# Filters¶

A filter is something that maintains a belief over the search space and updates it given new observations and vehicle locations.

Note that each filter maintains a belief, which is a questionable design decision. In reality, a belief is something separate, fed into a filter to be updated. However, the belief representation (discrete, Gaussian, etc) depends heavily on the filtering being applied. In short, it just seems easier to maintain a single filter type rather than worry about a separate belief.

Note that each filter has its own sensor, even though the vehicle also has a sensor. The filtering updates use the filter’s sensor, and the observations actually received come from the vehicle’s sensor. This distinction allows you to test the effect of unmodeled sensor noise. In this case, the vehicle’s sensor might have noise that is not accounted for in the filter’s model, which can affect localization.

## Discrete Filter¶

The discrete filter type, DF, has the following fields

b::Matrix{Float64}      # the actual discrete belief
n::Int64                # number of cells per side
cell_size::Float64      # width of each cell, in meters
sensor<:Sensor          # sensor model used in filtering
obs_list                # list of observations


The matrix b is the probability distribution over possible target locations. The weight in a cell is the probability that the target is in that cell.

The obs_list field exists for greedy control based on mutual information. Computing mutual information requires integrating over possible observations. However, if you are using a different controller you can ignore this field.

The constructor for a discrete filter is

DF(m::SearchDomain, n::Int, s::Sensor, obs_list=0:0)


where n is the number of cells per side.

## Particle Filter¶

The particle filter is based on ParticleFilters.jl. Its constructor is

PF(m::Model, n::Int, obs_list)


The Model type contains information that is used in the particle filter update. The type and constructors are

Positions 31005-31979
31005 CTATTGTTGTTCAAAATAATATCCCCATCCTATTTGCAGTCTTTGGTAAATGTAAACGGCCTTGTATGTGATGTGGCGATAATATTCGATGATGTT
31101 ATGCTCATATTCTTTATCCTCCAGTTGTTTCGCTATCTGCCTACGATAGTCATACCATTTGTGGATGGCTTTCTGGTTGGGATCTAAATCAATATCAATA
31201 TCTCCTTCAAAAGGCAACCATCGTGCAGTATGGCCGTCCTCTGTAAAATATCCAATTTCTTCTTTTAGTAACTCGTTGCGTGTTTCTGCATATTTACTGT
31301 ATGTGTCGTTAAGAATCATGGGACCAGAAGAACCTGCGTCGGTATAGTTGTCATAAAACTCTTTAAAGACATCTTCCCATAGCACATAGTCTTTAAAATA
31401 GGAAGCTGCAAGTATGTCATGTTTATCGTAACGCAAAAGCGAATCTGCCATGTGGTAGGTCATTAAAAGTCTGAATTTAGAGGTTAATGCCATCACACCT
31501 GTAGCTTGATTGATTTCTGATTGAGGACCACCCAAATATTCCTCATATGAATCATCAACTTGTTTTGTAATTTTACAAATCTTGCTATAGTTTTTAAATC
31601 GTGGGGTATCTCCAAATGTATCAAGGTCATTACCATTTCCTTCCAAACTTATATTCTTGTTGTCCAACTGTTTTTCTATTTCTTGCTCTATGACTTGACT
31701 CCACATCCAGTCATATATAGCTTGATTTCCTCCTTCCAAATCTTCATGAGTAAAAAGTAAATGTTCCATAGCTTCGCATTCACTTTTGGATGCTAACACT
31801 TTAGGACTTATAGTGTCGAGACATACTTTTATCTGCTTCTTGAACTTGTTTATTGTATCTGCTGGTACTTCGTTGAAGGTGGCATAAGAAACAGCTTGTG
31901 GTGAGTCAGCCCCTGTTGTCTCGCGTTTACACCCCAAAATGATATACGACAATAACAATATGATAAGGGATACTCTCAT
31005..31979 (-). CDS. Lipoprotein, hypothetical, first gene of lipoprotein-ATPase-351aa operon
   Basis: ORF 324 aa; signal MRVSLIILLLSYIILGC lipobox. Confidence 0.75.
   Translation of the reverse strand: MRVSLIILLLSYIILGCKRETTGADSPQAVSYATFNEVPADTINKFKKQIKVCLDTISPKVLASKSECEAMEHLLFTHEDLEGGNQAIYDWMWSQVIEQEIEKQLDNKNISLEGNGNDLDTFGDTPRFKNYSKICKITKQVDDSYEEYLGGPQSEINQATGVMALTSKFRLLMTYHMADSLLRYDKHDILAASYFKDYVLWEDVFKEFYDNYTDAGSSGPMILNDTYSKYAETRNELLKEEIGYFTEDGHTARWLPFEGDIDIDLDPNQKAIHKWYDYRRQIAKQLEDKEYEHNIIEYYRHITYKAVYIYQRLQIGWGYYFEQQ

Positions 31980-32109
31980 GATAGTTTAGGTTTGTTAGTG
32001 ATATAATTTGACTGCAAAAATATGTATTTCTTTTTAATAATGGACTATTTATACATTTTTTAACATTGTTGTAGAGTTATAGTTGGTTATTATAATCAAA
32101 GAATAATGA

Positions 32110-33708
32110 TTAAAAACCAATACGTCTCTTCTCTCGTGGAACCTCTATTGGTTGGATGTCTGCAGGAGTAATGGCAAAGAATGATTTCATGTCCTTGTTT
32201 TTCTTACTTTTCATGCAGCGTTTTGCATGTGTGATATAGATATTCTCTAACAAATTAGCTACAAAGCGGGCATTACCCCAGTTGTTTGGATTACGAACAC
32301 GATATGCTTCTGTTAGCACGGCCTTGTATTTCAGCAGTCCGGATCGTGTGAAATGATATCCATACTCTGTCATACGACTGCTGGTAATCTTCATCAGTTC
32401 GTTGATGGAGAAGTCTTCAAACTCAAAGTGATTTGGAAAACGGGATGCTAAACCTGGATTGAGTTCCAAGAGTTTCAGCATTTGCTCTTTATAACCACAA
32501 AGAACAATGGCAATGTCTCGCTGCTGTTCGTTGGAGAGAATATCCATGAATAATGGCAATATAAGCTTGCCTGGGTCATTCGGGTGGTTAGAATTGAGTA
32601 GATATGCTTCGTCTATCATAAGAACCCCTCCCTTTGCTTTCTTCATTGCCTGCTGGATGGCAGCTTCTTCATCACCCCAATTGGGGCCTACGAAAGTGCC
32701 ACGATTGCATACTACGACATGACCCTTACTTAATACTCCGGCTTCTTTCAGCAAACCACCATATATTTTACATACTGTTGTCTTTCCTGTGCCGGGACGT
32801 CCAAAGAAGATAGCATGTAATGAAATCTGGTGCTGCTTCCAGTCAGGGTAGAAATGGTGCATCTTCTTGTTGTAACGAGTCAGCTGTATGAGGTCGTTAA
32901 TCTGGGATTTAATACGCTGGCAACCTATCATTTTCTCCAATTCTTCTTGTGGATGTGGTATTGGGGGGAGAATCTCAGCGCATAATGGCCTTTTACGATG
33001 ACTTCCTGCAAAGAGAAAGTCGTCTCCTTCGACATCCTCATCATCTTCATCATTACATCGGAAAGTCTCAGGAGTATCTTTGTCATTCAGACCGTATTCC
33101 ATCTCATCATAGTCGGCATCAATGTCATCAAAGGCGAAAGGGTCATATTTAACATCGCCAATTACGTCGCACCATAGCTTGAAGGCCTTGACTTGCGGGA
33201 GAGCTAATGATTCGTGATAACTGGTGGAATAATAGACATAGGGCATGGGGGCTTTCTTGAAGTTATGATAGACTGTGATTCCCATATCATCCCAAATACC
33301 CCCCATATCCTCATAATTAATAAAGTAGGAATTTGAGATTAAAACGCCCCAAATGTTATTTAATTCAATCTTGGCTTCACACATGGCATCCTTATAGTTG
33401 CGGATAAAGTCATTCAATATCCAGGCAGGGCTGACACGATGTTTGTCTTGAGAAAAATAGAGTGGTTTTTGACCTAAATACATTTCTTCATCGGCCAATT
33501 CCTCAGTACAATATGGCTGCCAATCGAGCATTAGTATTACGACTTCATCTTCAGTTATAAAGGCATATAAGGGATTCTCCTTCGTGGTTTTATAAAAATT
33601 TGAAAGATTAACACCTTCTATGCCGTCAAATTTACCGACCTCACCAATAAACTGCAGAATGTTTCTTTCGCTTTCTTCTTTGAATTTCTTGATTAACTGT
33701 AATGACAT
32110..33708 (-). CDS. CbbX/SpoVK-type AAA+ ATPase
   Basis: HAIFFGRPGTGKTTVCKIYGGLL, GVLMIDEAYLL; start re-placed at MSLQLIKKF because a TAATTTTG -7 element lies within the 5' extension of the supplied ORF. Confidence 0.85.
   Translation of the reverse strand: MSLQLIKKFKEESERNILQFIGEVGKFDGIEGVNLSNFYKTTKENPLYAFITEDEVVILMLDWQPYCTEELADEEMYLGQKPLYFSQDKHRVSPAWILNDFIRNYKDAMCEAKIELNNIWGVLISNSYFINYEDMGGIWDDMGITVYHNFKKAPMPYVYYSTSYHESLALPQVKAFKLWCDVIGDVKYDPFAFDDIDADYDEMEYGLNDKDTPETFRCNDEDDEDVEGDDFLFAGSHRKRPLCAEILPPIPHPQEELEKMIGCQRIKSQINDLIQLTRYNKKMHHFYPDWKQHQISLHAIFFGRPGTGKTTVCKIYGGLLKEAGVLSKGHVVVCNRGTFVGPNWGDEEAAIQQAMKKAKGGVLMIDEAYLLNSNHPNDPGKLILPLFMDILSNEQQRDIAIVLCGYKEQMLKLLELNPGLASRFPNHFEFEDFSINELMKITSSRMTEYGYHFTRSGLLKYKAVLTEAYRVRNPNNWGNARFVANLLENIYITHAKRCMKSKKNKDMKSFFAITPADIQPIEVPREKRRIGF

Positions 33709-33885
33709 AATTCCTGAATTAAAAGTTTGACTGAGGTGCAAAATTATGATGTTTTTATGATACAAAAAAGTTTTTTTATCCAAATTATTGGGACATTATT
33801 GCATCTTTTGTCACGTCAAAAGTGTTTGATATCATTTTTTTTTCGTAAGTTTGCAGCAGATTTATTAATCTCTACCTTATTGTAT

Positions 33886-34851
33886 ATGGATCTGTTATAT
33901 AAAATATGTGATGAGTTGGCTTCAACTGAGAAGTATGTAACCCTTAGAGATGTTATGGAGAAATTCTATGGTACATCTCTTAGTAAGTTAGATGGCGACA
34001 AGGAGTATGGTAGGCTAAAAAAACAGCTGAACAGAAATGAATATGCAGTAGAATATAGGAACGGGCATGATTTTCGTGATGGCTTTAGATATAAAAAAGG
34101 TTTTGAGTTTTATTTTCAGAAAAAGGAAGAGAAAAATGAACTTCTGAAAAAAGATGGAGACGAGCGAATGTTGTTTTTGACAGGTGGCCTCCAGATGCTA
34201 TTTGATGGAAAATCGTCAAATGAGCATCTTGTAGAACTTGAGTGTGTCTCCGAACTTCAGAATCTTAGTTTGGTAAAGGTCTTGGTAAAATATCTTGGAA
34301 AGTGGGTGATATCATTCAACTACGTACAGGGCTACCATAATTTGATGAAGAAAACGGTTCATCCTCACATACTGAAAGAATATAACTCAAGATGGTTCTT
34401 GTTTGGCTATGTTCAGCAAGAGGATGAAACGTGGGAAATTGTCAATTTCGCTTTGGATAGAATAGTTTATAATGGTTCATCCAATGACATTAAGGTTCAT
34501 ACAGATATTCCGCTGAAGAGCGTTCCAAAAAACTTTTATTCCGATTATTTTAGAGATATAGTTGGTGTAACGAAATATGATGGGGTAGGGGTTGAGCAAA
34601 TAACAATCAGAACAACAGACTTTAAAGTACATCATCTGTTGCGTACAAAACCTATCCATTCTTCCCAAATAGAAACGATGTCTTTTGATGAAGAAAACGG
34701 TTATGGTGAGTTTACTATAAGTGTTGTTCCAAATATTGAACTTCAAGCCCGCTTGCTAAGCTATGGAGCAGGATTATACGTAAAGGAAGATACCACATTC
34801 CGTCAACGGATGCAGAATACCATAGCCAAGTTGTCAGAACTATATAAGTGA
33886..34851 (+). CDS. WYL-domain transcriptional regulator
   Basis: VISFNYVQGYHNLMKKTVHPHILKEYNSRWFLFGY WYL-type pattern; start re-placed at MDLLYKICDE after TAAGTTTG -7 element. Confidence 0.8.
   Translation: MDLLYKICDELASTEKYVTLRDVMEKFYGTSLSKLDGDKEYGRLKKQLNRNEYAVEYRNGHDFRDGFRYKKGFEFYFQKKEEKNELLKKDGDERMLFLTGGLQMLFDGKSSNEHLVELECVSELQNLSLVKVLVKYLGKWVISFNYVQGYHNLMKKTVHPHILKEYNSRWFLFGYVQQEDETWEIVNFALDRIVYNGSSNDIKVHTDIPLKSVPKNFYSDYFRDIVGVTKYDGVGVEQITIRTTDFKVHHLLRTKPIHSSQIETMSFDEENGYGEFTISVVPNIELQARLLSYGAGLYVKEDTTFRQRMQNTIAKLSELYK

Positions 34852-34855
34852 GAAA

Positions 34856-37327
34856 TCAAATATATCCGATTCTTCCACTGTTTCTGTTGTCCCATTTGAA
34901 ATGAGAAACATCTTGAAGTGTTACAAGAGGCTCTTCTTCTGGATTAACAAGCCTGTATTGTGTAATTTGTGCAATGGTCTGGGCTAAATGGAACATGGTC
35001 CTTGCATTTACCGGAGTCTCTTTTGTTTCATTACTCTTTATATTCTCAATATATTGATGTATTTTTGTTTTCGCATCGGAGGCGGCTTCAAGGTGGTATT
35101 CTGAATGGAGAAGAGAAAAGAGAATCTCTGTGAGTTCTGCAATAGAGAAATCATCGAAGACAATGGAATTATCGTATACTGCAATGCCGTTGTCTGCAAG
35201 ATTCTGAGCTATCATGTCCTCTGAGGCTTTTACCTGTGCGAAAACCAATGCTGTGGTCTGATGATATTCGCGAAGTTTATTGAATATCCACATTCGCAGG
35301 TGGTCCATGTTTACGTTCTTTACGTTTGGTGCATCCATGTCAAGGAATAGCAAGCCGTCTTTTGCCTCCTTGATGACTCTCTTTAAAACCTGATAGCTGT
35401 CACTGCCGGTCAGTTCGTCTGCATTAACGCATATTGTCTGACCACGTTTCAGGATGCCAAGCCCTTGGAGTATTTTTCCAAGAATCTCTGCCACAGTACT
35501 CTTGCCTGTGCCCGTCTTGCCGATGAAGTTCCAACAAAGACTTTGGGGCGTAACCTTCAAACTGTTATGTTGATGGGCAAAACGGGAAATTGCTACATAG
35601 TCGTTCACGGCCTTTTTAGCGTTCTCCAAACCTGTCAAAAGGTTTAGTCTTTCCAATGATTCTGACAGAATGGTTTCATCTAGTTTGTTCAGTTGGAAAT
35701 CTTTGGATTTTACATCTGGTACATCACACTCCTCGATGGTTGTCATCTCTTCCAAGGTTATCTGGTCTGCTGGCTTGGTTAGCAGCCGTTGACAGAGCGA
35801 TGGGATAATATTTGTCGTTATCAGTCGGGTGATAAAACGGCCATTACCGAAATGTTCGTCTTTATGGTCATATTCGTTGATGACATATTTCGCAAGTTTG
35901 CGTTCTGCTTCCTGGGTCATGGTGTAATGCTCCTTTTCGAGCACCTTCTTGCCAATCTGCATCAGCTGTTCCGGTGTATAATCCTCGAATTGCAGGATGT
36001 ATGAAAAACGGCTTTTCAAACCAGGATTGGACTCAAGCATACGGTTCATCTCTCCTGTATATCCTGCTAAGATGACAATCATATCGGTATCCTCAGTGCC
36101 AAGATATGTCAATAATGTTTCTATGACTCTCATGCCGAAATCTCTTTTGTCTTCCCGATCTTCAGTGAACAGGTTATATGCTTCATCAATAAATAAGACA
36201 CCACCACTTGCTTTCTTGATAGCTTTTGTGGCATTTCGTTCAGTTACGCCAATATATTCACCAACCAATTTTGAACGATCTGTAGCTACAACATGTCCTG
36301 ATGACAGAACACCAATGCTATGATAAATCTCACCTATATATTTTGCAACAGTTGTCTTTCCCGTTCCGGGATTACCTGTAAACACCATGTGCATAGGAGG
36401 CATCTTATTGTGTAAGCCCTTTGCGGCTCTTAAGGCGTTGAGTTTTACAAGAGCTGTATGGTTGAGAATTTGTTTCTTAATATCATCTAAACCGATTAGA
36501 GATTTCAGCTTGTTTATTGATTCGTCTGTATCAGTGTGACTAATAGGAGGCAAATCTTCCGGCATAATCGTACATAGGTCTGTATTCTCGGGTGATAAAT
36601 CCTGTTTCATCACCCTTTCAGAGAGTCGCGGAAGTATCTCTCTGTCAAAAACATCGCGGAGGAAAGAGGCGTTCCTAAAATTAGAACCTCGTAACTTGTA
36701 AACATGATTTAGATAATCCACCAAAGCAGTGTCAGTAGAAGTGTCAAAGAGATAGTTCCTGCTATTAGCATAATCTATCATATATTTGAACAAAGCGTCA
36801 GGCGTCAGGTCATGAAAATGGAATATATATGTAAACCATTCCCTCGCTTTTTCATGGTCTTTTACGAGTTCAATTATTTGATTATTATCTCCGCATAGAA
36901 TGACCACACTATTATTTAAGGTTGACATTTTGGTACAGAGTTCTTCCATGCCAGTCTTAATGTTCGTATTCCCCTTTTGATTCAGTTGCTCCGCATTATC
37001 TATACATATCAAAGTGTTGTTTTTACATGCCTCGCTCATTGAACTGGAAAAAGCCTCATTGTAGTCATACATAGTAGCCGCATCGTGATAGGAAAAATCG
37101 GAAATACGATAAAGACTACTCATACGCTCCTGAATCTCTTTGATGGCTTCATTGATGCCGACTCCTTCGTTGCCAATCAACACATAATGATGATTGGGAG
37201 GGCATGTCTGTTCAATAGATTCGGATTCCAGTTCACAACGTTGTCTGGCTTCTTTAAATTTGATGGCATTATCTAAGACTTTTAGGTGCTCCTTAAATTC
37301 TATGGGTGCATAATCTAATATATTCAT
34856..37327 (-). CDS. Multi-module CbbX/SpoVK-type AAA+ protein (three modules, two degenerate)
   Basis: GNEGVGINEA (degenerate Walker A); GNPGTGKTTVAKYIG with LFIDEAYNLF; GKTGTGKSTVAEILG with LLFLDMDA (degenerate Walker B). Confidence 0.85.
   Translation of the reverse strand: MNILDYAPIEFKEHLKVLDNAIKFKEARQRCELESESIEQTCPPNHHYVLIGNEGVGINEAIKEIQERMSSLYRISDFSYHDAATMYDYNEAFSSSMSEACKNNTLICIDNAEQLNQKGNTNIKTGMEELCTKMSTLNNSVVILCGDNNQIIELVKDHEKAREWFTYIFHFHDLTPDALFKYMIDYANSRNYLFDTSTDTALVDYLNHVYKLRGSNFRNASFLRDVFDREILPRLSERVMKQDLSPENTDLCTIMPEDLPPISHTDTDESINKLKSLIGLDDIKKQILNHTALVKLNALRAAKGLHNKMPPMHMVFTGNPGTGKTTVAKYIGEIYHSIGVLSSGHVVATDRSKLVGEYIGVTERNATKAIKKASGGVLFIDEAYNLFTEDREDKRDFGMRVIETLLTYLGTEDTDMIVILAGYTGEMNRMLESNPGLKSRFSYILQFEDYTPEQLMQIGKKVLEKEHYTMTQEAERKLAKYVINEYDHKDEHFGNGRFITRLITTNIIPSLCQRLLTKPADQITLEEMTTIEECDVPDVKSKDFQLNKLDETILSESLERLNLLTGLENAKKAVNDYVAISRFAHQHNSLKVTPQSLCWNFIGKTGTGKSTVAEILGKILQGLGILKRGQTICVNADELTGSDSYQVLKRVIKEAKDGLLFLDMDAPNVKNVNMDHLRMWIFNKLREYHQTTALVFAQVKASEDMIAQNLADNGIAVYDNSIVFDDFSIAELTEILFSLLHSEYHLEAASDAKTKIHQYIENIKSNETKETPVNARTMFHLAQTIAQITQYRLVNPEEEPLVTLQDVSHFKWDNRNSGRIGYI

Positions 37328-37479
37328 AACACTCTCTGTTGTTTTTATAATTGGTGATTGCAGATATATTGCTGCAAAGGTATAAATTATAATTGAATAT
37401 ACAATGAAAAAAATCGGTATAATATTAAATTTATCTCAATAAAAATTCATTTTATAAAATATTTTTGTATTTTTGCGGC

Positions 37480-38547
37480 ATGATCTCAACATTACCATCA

struct Model{V <: Vehicle, S <: Sensor, M <: MotionModel}
x::V
sensor::S
motion_model::M
end
Model(x::Vehicle) = Model(x, x.sensor)
Model(x::Vehicle, s::Sensor) = Model(x, s, NoMotion())


## Extended Kalman Fiter¶

EKF(m::SearchDomain)


## Unscented Kalman Fiter¶

UKF(m::SearchDomain)


## Gaussian Fiter¶

The GaussianFilter abstract type is a child of AbstractFilter and a parent of EKF and UKF. I’ve thought about calling this KalmanFilter instead, but that could be ambiguous—someone could think this refers to a specific KF, rather than an abstract type.

The GaussianFilter abstract type covers utilities that both EKF and UKF use. The most important of these is the Initializer abstract type. Each EKF and UKF instance contains an Initializer subtype that determines how the filter estimate should be initialized.

The default initializer is a NaiveInitializer sets the estimate to be the center of the search domain and uses a large initial covariance.

Another initializer is the LSInitializer, or least squares initializer. After taking min_obs_num observations, this initializer sets the mean to the point in the search domain yielding the smallest sum of least square differences between observed and expected observations. The code below shows how to initialize an instance of LSInitializer and modify some of its important fields:

lsi = LSInitializer(m::SearchDomain)
lsi.Sigma = 1e3*eye(2)
lsi.min_obs_num = 5


## Custom Filters¶

The code below is a template for creating your own filter type. You must extend the AbstractFilter type and implement the following functions.

type CustomFilter <: AbstractFilter
end

function update!(f::CustomFilter, p::Pose, o::Float64)
# update the belief in the filter.
end

function centroid(f::CustomFilter)
# return the centroid of the filter's belief
end

function entropy(f::CustomFilter)
# return the entropy of the filter's belief
end

function reset!(f::CustomFilter)
# reset the filter to a uniform prior
end